Chapter 5: The City University of New York (CUNY), 1980–1998: A Case Study in the Tyranny of Small Decisions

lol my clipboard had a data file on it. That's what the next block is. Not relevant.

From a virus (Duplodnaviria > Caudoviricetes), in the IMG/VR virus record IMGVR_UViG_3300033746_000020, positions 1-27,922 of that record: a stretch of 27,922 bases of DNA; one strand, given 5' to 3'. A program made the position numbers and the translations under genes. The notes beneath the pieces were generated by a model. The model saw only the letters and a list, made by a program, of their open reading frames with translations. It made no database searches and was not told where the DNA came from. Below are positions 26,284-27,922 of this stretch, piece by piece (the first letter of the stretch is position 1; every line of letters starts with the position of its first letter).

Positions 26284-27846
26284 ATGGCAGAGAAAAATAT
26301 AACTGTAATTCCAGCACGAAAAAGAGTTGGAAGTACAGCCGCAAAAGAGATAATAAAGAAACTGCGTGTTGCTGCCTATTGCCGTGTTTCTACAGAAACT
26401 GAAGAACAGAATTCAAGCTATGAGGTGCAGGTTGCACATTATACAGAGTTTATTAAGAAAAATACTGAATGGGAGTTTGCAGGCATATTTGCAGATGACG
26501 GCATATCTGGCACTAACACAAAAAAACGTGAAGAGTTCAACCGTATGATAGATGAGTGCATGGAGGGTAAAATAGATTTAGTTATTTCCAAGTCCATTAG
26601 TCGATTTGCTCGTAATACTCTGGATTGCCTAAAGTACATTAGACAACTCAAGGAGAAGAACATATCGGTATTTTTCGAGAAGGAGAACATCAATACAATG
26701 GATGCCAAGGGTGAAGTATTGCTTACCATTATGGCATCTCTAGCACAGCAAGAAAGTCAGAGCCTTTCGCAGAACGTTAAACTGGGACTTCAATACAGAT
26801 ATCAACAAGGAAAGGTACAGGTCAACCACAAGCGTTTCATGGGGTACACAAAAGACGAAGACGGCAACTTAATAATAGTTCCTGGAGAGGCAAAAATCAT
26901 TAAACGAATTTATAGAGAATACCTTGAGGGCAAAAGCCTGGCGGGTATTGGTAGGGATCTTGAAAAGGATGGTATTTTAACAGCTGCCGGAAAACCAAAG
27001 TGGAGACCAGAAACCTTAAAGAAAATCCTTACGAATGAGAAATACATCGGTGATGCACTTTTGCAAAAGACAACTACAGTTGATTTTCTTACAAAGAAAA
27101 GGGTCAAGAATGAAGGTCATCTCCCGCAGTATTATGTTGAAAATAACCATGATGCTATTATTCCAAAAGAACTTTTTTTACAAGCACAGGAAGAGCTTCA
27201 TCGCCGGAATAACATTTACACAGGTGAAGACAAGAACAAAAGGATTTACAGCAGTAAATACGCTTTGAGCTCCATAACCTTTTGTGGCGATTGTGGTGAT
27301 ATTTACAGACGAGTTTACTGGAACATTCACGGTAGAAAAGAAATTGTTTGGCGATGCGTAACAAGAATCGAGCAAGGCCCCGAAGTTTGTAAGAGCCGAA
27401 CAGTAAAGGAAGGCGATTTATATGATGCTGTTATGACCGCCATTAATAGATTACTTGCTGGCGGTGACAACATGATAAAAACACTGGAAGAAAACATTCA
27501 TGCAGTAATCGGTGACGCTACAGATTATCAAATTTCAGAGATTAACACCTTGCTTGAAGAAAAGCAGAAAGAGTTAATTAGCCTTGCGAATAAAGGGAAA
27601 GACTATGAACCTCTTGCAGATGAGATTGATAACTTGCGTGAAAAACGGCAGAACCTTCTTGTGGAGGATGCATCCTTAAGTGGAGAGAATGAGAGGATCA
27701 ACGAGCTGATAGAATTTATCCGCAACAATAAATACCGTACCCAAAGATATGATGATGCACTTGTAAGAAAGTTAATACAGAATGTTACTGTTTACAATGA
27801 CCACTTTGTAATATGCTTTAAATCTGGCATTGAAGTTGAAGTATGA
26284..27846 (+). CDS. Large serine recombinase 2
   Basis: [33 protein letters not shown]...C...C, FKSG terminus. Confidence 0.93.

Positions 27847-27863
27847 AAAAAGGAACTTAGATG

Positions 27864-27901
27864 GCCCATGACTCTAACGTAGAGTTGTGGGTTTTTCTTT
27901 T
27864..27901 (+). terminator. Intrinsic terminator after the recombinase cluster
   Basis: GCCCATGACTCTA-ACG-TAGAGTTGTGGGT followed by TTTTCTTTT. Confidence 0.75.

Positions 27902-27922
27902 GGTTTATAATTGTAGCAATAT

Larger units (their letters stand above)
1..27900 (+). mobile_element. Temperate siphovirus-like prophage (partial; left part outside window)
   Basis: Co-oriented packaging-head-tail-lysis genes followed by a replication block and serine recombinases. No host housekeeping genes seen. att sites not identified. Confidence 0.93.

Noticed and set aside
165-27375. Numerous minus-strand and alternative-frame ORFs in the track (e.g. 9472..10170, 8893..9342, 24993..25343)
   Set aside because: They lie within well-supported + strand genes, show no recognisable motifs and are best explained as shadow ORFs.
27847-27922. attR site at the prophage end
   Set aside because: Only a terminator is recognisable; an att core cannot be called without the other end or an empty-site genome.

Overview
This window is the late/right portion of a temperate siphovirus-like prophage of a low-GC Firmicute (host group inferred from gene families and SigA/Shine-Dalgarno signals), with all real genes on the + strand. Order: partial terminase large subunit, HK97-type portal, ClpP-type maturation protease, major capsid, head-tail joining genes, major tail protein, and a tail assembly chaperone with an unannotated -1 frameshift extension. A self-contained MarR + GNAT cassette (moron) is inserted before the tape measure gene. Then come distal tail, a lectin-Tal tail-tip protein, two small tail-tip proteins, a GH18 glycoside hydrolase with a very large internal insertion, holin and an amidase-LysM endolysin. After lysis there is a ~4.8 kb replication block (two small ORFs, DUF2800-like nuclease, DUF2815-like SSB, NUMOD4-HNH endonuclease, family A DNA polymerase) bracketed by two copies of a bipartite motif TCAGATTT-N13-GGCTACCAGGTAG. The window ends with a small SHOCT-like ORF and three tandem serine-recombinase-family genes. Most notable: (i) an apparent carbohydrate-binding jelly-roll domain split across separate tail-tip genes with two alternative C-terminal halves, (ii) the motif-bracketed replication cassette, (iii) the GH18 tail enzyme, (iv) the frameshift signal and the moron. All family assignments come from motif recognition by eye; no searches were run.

INTRODUCTION Let us put a face on the problems our universities and colleges confront when they must deal with budget cuts without benchmarks of the effects on student learning outcomes. Here is a case study of the third largest system of post-secondary education in the United States. In 1997–1998 I led a group of researchers augmented by a small staff hired through the Mayor’s office to undertake research aimed at providing assistance to the Mayor’s Task Force on CUNY, chaired by Dr Benno Schmidt. My colleague, Mary Kim, produced the CUNY Statistical Profile, 1980–1998 (1999), a comprehensive data-based picture of CUNY over an 18-year period. Thus, for the first time, CUNY administrators and policy analysts could examine trends over time in a variety of indicators. For our purposes, the information provides the basis for an analysis that tracks the decline in budgets devoted to undergraduate education. It brings to life the effect of negative changes in the list of indicators on p.18. The City University of New York (CUNY) was created by the New York State Legislature in 1961 from the pre-existing municipal college system. CUNY is now the largest public urban university in the United States with over 250,000 students in 2010. It is the nation’s third largest university system. CUNY currently consists of 11 senior colleges, six community colleges, a Graduate School and University Center (GSUC), a law school and a biomedical school. Eight of the 11 senior colleges offer Masters degrees, four offer Associates...
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